Untreated Depression
May 8, 2011
May 9, 2011

Attached to Your Partner?

~Working with a Couples Counselor in Fargo to Achieve a Secure Attachment in Your Relationship~

Attachment Theory was introduced in the late 1950s by John Bowlby. Bowlby studied how babies were attached to their adult caregivers and how the babies would react when they were separated from their caregiver.

The theory goes… if a baby cried when the caregiver left, but then calmed down when the person returned, the child was securely attached to the caregiver.

If a baby didn’t seem to care about the caregiver leaving, didn’t react much when the caregiver returned, could be comforted by any stranger, the child was considered to be insecurely attached to the caregiver.

Bowlby believed that a secure attachment in infancy was necessary for normal social and emotional development. We now understand that attachment and bonding evolves throughout life. Each significant relationship changes how we bond with people and impacts our ability to develop emotionally. Our adult relationships are somewhat comparable to that of the infants/caregiver.

Common Bonding Patterns in Relationships Include:

Secure Attachment

You are comforted by being around your partner. Seeing your partner typically decreases your stress-level and is soothing for you. You feel secure and safe in the relationship. The person’s love increases your confidence. In the relationship, you feel that you can go out on your own and be an autonomous person. You are confident that the other will be there for you when you return. This, of course, is the best way to be attached to your partner. You have a positive view of yourself, a positive view of others, and a positive view of relationships.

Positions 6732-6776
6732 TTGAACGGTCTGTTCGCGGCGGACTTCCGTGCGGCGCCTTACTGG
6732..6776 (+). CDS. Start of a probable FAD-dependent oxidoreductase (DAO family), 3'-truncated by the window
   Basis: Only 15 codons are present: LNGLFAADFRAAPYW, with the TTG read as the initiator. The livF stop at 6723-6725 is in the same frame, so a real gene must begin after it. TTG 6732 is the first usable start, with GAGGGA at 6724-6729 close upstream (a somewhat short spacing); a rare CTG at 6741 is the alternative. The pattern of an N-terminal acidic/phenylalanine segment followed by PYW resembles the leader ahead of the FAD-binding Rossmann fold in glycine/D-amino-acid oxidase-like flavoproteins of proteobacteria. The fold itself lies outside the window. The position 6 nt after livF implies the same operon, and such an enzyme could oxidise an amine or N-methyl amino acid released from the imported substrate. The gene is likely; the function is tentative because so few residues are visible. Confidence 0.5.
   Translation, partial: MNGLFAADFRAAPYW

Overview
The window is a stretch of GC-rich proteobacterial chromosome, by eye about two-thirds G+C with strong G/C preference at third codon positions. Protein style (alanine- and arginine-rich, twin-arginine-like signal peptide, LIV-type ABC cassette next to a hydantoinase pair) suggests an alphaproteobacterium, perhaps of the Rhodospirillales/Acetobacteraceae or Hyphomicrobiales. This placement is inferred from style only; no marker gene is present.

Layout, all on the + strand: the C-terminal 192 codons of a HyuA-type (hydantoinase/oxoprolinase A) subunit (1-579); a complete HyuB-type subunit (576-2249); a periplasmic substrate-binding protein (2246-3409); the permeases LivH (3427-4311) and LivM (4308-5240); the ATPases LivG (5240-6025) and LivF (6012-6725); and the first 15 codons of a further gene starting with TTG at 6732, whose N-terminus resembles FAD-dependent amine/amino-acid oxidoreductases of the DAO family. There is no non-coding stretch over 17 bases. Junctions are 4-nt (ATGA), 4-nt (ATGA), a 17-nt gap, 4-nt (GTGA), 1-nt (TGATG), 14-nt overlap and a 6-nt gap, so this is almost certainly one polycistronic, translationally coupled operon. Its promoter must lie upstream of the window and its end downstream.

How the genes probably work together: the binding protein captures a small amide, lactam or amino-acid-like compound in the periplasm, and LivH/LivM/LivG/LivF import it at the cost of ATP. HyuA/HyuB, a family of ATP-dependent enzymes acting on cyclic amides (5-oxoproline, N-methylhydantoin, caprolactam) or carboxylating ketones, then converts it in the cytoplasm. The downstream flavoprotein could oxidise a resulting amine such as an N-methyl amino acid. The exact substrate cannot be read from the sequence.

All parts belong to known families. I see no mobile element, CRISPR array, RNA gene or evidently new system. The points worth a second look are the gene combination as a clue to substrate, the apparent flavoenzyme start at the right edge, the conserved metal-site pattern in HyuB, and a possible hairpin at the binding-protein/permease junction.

Anxious Attachment

You are anxious and upset when separated from your partner. This causes or increases clingy behavior. You are not confident about your partner’s love or feelings for you. Because you are so anxious about your relationship, you may pick a fight to try to get a reaction out of your partner. You have a negative view of yourself, but a positive view of others, and a romanticized view of relationships.

Avoidant Attachment

You are not confident of your partner’s feeling toward you. Instead of responding with anxiety and/or anger, you sometimes distance yourself and focus on other tasks to deal with your feelings. You have a positive view of yourself, but a negative view of others, and a distrustful view of relationships.

Fearful Avoidant Attachment

You want to be close to your partner but instead run away, untrusting, when closeness is offered to you. Being around your partner in a loving way does not soothe you or decrease your fears. You have negative self-image of yourself, a negative view of others, and are apprehensive about most relationships.

In couples counseling, the counselor will explore your attachment and bonding patterns and utilize this information to increase the success of couples counseling. The goal of couples counseling, of course, is to achieve secure attachment for both partners. The rewards for having a secure attachment with your partner are infinite!